Residential School Project - Is the Past Present?
The Arts Metaverse development team has started working on a new project with Leah May Walker, Associate Director of the Divison of Aboriginal People's Health within the Faculty of Medicine, and Dr. Linc Kesler, Director of the First Nations Studies Program, at the University British Columbia, to create an educational and interactive role-play environment using 3D modeling technology.
The system of Residential Schools in Canada had, and continues to have, a profound effect on the wellbeing and opportunities of and for Aboriginal communities. An online role-play provides the educational infrastructure for students to learn about the rationale for the Residential School system, as well as Aboriginal peoples' reponses to it. Students will adopt a role and engage with a realistic 3D model of a Residential School to solve challenges and have a glimpse into the life of a student at a Residential School.
Please take a look at our Image Gallery to view screen shots of the interior and exterior of the Residential School 3D model. More images will be added to the gallery in the coming months. For more information, please contact us at email@example.com
The Arts Metaverse development team is working with Dr. Marvin Cohodas, Art History Professor at the University of British Columbia, to recreate a 3-D replica of the popular Machu Picchu historical and archeological site; a pre-Columbian Inca ruin located in southeastern Peru.
The genesis of this project sprang from the idea of taking students from the classroom to the ancient ruins without actually having to travel there. Dr. Cohodas wanted his students to experience walking on an ancient ruin site such as Manchu Picchu, and to interact with the environment - an experience they could not have by looking at pictures or viewing a video clip. Arts Metaverse allows students to travel virtually to Machu Picchu, to touch it and to move objects around it; to look at 3-D art that could have been placed in it or nearby, and to even have a class on the ancient ruins. While in the virtual Machu Picchu metaverse, students can interact with each other with text messages or verbally with computer microphones. The instructor, meanwhile, can lecture digitally, show them a video clip and an interesting webpage while they sit on the ruins. Furthermore, students can instantly see any changes that the instructor makes on his/her computer while they are virtually inside the Machu Picchu metaverse while potentially sharing their own resources with their peers as well.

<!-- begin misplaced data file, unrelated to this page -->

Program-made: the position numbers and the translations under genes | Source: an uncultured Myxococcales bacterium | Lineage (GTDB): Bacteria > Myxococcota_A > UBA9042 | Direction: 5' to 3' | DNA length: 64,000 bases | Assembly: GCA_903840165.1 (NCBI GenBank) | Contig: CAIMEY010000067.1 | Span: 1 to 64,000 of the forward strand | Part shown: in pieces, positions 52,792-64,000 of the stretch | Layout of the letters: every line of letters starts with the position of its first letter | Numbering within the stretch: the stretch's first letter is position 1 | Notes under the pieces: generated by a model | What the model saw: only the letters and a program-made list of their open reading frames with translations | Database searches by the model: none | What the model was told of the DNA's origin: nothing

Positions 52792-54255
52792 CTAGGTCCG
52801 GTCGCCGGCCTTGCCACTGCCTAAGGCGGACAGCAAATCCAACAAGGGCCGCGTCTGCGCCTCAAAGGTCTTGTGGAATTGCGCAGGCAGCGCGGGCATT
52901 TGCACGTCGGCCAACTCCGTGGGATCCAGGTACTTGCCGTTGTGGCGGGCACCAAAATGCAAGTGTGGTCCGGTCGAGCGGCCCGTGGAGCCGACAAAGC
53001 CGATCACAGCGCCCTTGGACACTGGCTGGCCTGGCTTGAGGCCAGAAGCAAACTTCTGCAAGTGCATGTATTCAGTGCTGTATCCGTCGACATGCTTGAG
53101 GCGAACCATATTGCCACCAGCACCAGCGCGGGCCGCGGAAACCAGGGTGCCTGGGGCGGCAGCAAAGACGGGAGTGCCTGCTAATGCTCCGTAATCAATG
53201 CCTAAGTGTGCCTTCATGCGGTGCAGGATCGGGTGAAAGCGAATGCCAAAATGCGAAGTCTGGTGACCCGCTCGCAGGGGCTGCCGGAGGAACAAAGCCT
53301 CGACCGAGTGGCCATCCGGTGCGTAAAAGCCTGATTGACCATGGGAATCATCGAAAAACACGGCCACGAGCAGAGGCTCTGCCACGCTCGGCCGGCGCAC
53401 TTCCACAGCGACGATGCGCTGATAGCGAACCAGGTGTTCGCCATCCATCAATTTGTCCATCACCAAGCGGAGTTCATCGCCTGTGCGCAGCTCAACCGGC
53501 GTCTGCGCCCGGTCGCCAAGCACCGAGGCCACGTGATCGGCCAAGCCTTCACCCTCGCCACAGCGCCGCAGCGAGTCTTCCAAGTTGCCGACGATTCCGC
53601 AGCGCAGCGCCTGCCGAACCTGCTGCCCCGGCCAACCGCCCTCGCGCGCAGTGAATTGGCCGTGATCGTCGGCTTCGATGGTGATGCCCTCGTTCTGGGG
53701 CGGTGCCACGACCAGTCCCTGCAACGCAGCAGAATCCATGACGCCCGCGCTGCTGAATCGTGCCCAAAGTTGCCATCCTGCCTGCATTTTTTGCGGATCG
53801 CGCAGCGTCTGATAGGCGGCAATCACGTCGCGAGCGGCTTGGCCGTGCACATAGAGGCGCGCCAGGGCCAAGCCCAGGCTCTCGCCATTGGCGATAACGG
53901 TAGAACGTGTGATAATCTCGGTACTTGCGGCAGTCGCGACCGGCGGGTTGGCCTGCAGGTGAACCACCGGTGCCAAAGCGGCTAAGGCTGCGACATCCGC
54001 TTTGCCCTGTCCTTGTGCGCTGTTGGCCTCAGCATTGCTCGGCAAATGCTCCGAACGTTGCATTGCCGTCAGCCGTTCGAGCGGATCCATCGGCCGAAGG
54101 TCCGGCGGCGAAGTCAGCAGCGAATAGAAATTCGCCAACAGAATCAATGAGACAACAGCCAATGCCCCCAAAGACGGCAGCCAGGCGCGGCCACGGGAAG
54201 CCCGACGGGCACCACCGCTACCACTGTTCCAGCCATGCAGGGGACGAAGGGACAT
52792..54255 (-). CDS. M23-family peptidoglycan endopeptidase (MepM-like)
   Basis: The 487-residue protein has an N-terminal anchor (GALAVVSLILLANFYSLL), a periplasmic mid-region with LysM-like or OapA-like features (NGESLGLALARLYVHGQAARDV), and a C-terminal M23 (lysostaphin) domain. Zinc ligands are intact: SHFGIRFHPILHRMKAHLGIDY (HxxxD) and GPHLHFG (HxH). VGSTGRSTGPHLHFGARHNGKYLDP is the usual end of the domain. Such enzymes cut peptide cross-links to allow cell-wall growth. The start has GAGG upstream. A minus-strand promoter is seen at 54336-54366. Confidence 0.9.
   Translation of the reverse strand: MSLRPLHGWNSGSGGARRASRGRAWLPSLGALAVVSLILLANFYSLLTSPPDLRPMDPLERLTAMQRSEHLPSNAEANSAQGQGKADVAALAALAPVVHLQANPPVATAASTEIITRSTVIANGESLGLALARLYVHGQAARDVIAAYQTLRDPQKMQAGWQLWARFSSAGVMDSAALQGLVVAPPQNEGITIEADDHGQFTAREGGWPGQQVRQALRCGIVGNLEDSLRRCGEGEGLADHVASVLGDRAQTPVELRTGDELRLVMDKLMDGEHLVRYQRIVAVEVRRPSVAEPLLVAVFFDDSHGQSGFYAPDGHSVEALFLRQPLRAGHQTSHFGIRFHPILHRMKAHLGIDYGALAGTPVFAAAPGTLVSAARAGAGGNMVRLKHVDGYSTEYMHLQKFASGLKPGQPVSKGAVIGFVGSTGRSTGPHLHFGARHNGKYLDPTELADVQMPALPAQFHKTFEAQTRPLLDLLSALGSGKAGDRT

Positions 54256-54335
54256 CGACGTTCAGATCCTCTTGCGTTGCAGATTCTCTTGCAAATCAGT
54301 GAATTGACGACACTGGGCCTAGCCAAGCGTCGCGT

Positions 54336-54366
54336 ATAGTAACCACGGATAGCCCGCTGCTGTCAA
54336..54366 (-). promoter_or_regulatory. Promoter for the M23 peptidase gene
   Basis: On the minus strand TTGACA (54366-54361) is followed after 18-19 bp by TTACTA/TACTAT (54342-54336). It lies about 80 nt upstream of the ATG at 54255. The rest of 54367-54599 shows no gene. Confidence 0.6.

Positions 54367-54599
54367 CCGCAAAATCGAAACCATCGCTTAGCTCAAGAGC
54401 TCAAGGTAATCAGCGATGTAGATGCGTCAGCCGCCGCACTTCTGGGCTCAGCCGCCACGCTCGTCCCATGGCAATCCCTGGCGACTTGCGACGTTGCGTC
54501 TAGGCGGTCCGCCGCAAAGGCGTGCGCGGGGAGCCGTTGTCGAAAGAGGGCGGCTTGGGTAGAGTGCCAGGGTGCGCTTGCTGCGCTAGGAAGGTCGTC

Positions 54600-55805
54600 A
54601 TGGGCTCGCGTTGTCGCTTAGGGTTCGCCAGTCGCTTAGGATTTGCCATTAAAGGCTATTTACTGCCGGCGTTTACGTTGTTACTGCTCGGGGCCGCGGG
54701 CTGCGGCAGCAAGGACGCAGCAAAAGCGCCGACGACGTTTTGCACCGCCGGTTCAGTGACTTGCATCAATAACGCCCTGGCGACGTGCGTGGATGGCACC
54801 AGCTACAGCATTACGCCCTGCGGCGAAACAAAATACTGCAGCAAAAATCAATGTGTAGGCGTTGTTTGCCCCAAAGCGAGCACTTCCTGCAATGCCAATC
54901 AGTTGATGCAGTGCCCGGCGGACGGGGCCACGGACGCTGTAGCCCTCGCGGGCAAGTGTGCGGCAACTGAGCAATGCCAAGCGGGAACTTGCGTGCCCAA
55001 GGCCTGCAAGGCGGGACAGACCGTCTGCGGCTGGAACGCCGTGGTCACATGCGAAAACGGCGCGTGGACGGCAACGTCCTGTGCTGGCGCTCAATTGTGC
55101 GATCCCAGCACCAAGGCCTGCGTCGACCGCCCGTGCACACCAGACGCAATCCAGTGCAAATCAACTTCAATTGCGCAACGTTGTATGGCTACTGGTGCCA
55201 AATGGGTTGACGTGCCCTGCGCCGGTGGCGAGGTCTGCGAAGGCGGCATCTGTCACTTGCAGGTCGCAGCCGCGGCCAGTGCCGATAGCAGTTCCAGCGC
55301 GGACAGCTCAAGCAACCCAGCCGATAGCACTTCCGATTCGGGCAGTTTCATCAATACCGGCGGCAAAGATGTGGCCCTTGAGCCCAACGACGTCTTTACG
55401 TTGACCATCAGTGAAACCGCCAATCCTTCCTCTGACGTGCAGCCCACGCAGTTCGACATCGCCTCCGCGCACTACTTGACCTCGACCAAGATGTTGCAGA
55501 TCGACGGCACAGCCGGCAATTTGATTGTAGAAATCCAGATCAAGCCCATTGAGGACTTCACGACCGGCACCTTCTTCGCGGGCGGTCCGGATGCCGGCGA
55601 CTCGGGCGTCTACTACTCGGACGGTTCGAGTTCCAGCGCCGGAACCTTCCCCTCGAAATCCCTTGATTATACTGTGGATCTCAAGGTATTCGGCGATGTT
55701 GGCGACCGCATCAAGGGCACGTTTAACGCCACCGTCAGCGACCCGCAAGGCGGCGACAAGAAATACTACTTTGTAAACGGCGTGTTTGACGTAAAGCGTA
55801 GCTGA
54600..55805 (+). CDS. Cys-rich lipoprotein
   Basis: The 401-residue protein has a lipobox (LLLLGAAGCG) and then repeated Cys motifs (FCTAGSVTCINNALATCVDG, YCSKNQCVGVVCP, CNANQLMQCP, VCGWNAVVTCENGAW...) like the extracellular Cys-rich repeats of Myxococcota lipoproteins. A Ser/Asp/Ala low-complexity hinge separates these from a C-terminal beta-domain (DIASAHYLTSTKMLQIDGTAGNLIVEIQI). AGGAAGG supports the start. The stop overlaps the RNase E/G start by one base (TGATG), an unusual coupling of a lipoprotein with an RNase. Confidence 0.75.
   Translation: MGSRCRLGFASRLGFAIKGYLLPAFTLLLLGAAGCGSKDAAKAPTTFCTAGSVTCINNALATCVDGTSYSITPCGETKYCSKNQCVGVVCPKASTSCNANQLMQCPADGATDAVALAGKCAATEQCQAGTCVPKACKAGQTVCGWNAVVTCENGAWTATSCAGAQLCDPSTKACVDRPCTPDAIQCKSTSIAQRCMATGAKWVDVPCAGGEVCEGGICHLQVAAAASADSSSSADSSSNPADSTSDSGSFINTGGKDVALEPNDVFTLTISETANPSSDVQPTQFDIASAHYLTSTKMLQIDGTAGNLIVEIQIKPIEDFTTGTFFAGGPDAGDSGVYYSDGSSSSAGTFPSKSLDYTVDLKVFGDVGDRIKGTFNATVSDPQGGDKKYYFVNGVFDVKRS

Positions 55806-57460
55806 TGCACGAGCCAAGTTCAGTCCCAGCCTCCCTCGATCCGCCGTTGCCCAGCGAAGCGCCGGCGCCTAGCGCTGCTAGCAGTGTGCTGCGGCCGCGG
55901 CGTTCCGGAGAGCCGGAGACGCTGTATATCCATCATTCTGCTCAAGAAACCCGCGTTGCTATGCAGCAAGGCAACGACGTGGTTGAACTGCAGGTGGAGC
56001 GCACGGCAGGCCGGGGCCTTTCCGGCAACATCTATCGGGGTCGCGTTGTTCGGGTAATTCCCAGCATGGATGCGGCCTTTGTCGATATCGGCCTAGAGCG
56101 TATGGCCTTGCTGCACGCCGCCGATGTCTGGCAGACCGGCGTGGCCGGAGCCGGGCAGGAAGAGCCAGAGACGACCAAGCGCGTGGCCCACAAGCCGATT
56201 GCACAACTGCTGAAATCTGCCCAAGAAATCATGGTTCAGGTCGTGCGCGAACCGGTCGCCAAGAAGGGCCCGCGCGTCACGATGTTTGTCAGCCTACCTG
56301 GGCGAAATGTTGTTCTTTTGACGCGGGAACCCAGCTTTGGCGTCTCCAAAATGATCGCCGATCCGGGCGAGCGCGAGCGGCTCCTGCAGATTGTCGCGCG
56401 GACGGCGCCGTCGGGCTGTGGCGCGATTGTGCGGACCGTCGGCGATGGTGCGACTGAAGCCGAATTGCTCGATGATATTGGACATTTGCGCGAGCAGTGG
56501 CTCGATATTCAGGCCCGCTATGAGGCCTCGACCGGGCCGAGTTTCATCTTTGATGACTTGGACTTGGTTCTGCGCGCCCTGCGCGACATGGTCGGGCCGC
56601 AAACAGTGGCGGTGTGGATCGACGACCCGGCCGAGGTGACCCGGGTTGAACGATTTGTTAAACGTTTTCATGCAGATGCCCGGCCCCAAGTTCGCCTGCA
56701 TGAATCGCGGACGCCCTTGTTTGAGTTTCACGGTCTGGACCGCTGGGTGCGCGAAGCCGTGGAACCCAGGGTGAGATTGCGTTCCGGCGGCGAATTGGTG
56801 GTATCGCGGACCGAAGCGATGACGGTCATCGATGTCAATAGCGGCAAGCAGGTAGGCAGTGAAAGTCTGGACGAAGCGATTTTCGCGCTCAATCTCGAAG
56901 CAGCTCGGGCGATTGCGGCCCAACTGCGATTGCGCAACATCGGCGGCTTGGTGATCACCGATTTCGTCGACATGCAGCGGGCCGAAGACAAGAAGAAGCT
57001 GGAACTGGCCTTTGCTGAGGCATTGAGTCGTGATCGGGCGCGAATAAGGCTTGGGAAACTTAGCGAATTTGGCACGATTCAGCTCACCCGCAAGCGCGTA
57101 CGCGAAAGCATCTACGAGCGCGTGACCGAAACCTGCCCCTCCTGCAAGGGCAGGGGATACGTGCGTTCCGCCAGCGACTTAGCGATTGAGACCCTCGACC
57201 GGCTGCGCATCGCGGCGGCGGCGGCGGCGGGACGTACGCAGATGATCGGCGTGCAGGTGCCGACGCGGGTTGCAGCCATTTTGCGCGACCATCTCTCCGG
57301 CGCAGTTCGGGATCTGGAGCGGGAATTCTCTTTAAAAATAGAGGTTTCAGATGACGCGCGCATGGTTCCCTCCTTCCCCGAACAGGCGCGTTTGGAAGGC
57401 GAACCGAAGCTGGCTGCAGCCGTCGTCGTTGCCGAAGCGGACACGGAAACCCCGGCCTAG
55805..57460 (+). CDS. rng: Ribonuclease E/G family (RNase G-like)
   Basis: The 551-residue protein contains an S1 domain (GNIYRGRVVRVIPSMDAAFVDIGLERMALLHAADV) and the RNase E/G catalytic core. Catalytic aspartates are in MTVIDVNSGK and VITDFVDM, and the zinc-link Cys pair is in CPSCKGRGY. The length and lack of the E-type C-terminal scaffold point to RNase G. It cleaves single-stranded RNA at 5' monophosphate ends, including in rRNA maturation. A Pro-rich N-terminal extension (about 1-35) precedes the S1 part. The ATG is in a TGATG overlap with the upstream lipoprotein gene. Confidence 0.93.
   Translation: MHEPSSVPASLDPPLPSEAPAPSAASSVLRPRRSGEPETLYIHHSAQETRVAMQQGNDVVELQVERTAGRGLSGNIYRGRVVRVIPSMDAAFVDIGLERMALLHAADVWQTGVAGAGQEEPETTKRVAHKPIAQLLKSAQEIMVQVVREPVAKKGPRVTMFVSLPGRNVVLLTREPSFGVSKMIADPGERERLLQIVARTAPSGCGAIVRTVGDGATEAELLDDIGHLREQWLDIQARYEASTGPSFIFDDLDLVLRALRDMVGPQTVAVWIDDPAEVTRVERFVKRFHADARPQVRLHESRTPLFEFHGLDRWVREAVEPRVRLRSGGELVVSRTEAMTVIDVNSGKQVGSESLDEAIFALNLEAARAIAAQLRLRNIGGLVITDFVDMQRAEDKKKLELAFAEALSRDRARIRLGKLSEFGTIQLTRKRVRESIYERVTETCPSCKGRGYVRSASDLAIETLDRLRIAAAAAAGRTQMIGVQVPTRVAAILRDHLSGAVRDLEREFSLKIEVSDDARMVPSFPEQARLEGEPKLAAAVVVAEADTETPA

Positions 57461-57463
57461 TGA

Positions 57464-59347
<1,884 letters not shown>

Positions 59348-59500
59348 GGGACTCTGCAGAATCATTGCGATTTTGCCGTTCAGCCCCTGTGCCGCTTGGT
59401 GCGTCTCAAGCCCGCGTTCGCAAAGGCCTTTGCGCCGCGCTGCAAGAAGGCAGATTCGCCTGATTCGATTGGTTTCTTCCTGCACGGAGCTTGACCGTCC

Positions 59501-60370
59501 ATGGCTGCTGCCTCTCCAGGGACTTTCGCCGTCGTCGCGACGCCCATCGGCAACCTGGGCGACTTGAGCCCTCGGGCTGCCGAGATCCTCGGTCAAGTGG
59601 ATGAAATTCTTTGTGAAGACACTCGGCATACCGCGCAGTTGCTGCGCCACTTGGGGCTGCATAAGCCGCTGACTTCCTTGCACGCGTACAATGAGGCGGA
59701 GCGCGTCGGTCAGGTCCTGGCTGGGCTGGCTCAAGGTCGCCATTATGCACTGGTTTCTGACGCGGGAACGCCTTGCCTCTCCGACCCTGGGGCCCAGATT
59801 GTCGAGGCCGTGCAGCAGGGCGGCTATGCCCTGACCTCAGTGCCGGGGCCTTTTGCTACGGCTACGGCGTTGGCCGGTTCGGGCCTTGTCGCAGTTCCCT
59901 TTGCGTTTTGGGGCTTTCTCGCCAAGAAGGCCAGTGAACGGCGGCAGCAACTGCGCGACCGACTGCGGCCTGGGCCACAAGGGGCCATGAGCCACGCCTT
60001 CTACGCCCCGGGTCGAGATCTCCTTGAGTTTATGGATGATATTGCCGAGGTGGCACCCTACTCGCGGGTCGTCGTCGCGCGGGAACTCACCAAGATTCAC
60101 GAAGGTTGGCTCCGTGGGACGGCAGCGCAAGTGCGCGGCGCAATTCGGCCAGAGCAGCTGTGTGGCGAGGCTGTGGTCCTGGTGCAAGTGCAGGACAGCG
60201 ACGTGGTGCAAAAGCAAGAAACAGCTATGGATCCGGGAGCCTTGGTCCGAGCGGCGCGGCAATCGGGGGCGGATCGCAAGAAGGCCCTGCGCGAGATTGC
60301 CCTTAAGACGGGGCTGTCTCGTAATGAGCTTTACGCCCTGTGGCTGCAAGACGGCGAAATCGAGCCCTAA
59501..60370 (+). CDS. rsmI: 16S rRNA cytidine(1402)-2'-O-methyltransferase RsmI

Thousands of students attend the University of British Columbia (UBC) every day. They attend class, visit art galleries, have lunch at the Rose Garden, and watch student performances. Their experience at UBC enriches their minds academically and socially, through their interactions with peers and professors. How about students who are not able to come to campus every day or not at all? How about those who live far from UBC but are taking some form of online course (either fully online or blended with some face-to-face classes)? Without visiting the UBC campus or having limited access, students are not be able to share in the experience that the on-campus students have every day.
The UBC Campus metaverse provides students the opportunity to go to UBC virtually. They can sit in classrooms, tour a student Art Gallery, watch student performances, and interact with peers without having to commute over long distances. Academically, the UBC Campus metaverse provides instructors the ability to engage online students in collaborative activities (i.e. asking students to explore and discuss a webpage or complate a group activity synchronously together).